When the news of Mr. Moody's death reached London, I tried to describe him as one who was "four square to every wind that blows." But that did not seem sufficient, for he was at least an octagon of strength. I shall not put them in order of importance. Remember the octagon; that side is first which you first approach.

First—Tenderness. What a heart he had! Surely to actual purpose the love of God was shed abroad therein. No theme so swayed and moved him as the grace of God. It was far beyond his preaching. Tenderness was manifested in his life. It was most beautifully exemplified.

Second—Humor. And is this not the other side of tenderness? Is it not invariably the fact that the man of tears is the man of laughter? With what relish he would listen to or tell a good story! His merriment was constant and contagious. At the Murray Hill Hotel in New-York, last fall, the day we sailed for home, Mr. Moody told us the last story that I ever heard from his lips. A man was converted at a Salvation Army meeting he said, and the next day he began to look around to see what he could do as a Christian worker. He got in a train to go to another town, and he felt that he must do something. Sitting in front of him was a man looking very solemn and sour. The Salvationist leaned over to him and said, kindly: "Sir I hope you are a Christian?"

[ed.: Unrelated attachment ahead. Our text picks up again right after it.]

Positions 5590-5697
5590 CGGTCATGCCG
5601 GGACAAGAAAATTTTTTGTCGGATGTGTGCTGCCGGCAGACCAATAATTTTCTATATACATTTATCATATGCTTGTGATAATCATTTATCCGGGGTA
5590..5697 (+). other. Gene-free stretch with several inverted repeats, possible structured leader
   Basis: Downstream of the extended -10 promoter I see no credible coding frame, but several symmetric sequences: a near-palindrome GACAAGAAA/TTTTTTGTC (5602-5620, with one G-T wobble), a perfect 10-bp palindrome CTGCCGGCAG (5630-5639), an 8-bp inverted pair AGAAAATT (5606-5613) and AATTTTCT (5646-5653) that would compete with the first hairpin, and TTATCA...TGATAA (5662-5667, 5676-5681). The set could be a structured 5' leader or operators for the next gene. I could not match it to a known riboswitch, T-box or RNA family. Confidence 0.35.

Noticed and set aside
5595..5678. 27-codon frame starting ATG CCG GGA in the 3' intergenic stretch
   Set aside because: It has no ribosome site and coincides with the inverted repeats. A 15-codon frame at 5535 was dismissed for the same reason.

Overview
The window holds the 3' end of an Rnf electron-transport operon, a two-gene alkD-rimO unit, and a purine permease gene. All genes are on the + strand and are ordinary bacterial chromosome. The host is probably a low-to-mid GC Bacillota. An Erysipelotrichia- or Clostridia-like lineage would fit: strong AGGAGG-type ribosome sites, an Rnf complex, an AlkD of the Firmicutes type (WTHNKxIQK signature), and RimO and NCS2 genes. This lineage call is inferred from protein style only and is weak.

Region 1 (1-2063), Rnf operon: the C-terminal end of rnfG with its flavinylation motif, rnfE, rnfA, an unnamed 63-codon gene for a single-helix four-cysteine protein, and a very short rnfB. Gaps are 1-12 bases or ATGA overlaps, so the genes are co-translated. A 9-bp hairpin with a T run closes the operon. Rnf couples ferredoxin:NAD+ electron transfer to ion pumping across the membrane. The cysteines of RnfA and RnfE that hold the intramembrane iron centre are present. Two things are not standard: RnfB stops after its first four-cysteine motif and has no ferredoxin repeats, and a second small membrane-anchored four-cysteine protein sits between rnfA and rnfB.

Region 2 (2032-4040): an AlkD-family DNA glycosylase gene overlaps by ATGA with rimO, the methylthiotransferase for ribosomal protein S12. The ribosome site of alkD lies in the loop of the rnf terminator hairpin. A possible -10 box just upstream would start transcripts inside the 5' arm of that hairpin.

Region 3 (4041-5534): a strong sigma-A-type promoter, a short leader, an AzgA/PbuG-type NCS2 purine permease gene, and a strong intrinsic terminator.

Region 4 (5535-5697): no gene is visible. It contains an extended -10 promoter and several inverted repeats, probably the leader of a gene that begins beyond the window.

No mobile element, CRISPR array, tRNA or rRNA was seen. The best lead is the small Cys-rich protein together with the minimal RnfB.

"Sir." replied the sad looking man. "I am a professor in a theological seminary."

"If I were you." continued the new convert with a smile, "I wouldn't let that stand between me and the Lord." (Laughter).

What a saving grace humor it! And yet I never saw him wound any one with his satire, and he never aimed at being funny in his preaching. None can ever charge him with having worked up to a point to make his audience laugh.

The seriousness of the business of preaching was too real for him. Yet his addresses always sparkled with humor, and as I have sat by his side on the platform and watched the eager crowds, I have wondered at the power with which he touched the fountain of tears and lit the tears immediately with some flash of humor.

Third—Common sense. I do not like the phrase, yet really I know no better. It is understood of the people and exactly described the fact concerning the man. He always seemed to have his feet squarely planted on the reasonable. He had no fads in his beliefs or practices. He had no obliquity in his vision; he looked at things and saw them.

Fourth—lnsight. How quickly he summed up men and movements! He seemed to have a most remarkable genius for discovering men fitted for special spheres of work and putting them in their right places. I have seen him sitting in a chair looking at the floor, but while in that position he had been looking clear through men. I suppose few men have had more people applying to them for opportunities of work. A brief conversation with them, a few questions and he had their measure. If he was not satisfied, no manner of influence was sufficient to persuade him to put them to work. No gift, perhaps, served him better in the course of the years.